Wednesday, June 23, 2010

African Entrepreneur Honored. Congrats!

Upon accepting his award as African Business Leader of the Year, Wale Tinubu, CEO of Oando PLC, an integrated energy company based in Nigeria, spoke passionately about what Africa needs.

“The support of the international community—not aid, we need credit, we need support. We need opportunities for people to get the opportunity of changing their lives, and the only way that is going to happen is by commercial support for the continent.”

The African Business Awards are given out by African Business magazine and the Commonwealth Business Council to recognize business excellence in Africa.

Tinubu says he started Oando with $100, but managed to get loans to launch, albeit at a rate of 10 percent each month. He saw an opportunity to fuel the ships working on oil rigs in Nigeria. His business grew into a major energy outfit, Nigeria’s leading fuel retailer. And now has drilling rights. Oando has become Africa’s largest, if not first, indigenous, private sector integrated energy firm, with plans to capture the gas flared in the Niger Delta to provide energy for Nigeria.

Publisher of African Business Magazine Omar Ben Yedder said of Tinubu, “he has pioneered the execution of world class initiatives in the West Africa region as a business leader, social entrepreneur and philanthropist.” Other companies and leaders who have made contributions to the development of the continent, the economic aspirations of its citizens and the transformation of Africa’s image in international markets were also honored alongside Tinubu.

42-year-old Tinubu launched his business fifteen years ago, and it would appear this is only the beginning of a massive project that dovetails with Nigeria’s plans to develop the oil business indigenously. Long the preserve of foreign companies, Nigeria, the continent’s primary oil producer, is looking to keep the development and profits with Nigerians.

The Niger Delta, rich in oil, has also been a hotbed of instability, with impoverished locals feeling left out of the boom, and criminal gangs, exploiting a certain lawlessness over the years, to sabotage oil installations, siphon off and steal crude and kidnap foreign oil workers. Corruption in Nigeria is rife, so many criticize the central government for not forcing compliance of oil companies, and not keeping order in the Delta. Tinubu says that is changing, after an amnesty granted to those who terrorized the Niger Delta, and that the government is earmarking much of the oil revenue for that part of the country. It is just a matter of distributing it effectively, and enforcing equitable distribution of construction contracts, which most observers, including Tinubu, agree is a massive challenge. Part of Tinubu’s business plan is to help the locals and make them feel invested in and taken care of by the region, so he is funding schools and hospitals in the Delta region.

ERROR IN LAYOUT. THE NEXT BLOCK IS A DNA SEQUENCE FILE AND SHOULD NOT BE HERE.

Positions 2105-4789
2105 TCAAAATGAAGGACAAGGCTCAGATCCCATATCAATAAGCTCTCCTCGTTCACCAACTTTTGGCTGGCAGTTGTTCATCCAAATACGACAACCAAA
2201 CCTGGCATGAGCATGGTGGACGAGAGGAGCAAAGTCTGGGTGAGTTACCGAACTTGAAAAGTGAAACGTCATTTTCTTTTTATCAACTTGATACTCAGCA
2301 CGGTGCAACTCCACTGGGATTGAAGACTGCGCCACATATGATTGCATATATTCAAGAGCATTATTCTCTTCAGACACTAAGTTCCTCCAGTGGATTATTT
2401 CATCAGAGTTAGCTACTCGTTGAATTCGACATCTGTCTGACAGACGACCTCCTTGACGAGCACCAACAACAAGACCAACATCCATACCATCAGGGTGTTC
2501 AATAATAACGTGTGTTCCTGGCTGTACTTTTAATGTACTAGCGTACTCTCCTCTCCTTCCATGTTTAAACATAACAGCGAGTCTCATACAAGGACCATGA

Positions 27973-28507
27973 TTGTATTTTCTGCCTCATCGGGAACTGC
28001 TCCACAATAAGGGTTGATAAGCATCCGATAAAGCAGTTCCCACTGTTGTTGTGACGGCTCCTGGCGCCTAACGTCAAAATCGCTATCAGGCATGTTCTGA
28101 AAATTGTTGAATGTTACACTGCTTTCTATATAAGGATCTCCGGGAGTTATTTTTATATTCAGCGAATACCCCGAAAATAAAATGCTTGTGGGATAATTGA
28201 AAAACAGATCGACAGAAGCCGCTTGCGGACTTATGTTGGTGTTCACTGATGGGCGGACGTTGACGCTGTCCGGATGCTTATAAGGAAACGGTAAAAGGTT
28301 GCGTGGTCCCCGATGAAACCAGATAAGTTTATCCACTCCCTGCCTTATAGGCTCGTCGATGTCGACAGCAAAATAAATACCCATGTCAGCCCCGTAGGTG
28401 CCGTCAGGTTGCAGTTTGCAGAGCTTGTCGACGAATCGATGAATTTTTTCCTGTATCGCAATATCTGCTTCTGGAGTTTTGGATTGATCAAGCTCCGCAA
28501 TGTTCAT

Another part of Tinubu’s plan is expanding what he calls the “repatriate” base of his company. He estimates he lures 50 of Nigeria’s best and brightest in the oil business back to work in their country, as opposed to abroad.

And he hopes his award will inspire other young business-minded Africans.

“We are a reference point for budding entrepreneurs who want to make a difference on my continent,” he said.

Though Nigeria-watchers are cautious in their assessments of progress in governance and fighting corruption, Tinubu is enthusiastic.

“Corruption is down. Growth is up. There is economic progress and vitality.” He said in his acceptance speech, “There is a belief, there is an indomitable will to succeed irrespective of the odds.”

But he acknowledges that the stakes are high for business, regardless of home base.

“To live in today’s world, you have to compete on a globalized platform. Africa will not have an exception.”

The African Business Awards were a reason for celebration, he said. “It’s not usual we get positive coverage of our continent. Typically, as somebody said earlier tonight, you get stories about famine, disease, coups. The truth of the matter is Africa is changing. It is vibrant.”

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